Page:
Morbidly Beautiful

Your Home for Horror


Good atmosphere, a modest amount of decent practical effects and gore, and an attractive and talented cast don’t necessarily equal success.

On their way to visit her Uncle, a girl’s parents die in a car crash and she falls into the clutches of a satanic cult hellbent on sacrificing her. Let’s dig into 1976’s “Satan’s Slave”, directed by Norman J. Warren!

As I See It

There is a certain luster to nineteen seventies UK horror. Hammer really trademarked it, but all the other filmmakers either took the cue or shared production crews and were able to turn out films with similar vibes and storylines.

Also known as Evil Heritage, Satan’s Slave was part of a consortium of Satanist and cult films released in the 1970s. A key difference I see with his film is the use of a societal hierarchy; with hoity-toity, bourgeois Brits using their elite status to subject lower-class women to rape and sacrifice for generations. Most of the other Cult films portray the evil cadre as outcasts or fringe freaks.

This does give it a more helpless feeling, especially when you learn they’re offing their own family to serve their purposes.

While the few effects gags are strong (particularly the nail file in the eye during the climax) and the scenery at times is spot on (the crypt), the production suffers from the meager budget, and even re-shoots to spice up the violence could do nothing to bolster the result.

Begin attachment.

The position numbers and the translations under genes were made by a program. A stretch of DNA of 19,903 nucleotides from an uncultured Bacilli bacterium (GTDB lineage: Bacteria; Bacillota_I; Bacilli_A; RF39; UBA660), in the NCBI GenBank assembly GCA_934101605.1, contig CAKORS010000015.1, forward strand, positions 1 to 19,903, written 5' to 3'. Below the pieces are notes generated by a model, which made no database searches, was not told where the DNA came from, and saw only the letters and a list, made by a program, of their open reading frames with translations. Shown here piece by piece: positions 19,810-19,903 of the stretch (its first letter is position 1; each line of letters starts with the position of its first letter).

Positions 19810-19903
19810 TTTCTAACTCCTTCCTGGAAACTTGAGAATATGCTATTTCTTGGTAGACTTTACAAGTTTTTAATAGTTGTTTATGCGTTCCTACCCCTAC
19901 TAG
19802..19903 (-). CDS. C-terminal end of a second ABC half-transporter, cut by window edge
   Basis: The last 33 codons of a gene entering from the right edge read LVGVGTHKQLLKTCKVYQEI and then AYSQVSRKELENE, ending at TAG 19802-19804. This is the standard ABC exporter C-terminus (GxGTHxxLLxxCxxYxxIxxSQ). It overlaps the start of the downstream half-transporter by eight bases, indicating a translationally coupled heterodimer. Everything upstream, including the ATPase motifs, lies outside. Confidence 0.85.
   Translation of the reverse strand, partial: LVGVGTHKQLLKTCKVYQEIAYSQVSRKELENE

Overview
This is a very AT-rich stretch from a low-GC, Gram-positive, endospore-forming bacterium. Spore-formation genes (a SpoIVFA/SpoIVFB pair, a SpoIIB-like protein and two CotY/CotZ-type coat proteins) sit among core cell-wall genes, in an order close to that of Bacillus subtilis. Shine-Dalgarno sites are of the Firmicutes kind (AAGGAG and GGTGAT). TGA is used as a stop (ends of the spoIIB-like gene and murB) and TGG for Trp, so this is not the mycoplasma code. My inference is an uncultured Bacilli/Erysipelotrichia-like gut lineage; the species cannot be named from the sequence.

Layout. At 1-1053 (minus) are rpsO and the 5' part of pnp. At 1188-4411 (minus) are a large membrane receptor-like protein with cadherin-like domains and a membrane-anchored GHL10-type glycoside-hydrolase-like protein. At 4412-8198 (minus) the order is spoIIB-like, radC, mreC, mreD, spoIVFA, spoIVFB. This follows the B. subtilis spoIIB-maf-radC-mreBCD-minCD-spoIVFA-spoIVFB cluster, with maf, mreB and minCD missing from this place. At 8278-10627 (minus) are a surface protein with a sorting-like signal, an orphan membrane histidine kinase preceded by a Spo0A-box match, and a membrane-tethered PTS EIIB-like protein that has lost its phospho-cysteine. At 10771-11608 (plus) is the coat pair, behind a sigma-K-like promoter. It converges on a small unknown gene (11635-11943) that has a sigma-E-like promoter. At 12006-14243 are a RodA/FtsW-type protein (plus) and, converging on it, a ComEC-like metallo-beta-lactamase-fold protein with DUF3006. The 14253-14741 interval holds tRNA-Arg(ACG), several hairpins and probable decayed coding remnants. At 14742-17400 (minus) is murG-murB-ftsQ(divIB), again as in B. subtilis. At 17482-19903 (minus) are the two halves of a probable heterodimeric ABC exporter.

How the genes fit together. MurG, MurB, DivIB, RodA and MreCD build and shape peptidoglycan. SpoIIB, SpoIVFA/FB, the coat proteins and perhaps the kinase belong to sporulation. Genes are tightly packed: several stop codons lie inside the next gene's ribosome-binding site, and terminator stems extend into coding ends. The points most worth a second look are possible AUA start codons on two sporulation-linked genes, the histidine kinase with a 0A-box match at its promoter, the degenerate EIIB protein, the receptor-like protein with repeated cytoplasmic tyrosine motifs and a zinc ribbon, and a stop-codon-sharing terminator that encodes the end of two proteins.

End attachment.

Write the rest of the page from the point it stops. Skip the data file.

Ultimately, it’s best served as atmosphere — like the score to a film while you write. Better featured on a TV in the background of a shot rather than primary viewing on your own boob tube.

Famous Faces

Michael Gough (Uncle Alexander) was covered for a past Dig (Horror Hospital) and is most famous as Alfred Pennyworth in the pre-Nolan Batman films.

Of Gratuitous Nature


It’s very necessary to have your sacrificial woman nude. Breasts and bush are the language of the Devil.

Are we not going to address the Cousin love? No? Was that OK in the UK?


Candace Glendenning (Catherine) is like a gothic, peccable version of Susan Dey (Laurie Partridge – The Partridge Family). She’s bewitchingly beautiful.

Ripe for a Remake

There is nothing unique that warrants reimagining.


No progeny to report.

Where to Watch

Vinegar Syndrome has a Blu-Ray available, or you can steam it from PLEX.

The Daily Dig brings you hidden genre gems from the 1970s and 80s you may have not yet discovered. You’ll get a brief rundown of everything you need to know, including where to watch each title for yourself. Come back each day, Mon-Fri, for new featured titles. CLICK HERE FOR A TIMELINE OF DAILY DIG COVERAGE.

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